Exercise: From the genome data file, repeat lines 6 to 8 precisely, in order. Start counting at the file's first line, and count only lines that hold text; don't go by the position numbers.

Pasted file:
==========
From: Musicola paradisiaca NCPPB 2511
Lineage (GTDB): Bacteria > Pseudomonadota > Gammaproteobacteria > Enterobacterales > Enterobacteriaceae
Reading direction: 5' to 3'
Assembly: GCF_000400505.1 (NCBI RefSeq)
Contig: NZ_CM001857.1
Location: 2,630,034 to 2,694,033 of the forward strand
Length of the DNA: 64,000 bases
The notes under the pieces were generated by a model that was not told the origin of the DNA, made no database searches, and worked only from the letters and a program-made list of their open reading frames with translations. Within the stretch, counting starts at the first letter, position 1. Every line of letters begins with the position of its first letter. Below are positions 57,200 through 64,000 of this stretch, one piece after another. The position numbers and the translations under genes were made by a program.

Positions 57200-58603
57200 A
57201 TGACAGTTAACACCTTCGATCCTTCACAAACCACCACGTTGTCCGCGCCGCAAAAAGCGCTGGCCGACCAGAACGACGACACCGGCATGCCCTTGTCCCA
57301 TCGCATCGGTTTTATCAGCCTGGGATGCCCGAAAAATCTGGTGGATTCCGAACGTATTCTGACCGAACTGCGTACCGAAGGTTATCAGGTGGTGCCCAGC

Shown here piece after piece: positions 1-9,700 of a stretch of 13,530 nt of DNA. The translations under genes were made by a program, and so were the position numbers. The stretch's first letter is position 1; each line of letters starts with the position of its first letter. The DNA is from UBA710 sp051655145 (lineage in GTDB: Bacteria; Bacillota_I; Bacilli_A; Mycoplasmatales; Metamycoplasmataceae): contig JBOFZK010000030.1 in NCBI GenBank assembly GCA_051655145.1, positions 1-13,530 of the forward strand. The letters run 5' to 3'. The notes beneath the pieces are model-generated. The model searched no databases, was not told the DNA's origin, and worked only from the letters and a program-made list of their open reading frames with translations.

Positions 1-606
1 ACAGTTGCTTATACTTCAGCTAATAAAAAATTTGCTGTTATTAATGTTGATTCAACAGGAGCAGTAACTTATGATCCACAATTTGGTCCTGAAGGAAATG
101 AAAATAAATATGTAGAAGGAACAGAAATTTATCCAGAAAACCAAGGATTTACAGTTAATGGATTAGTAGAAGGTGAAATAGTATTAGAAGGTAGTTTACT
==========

Location: 2,630,034 to 2,694,033 of the forward strand
Length of the DNA: 64,000 bases
The notes under the pieces were generated by a model that was not told the origin of the DNA, made no database searches, and worked only from the letters and a program-made list of their open reading frames with translations. Within the stretch, counting starts at the first letter, position 1. Every line of letters begins with the position of its first letter. Below are positions 57,200 through 64,000 of this stretch, one piece after another. The position numbers and the translations under genes were made by a program.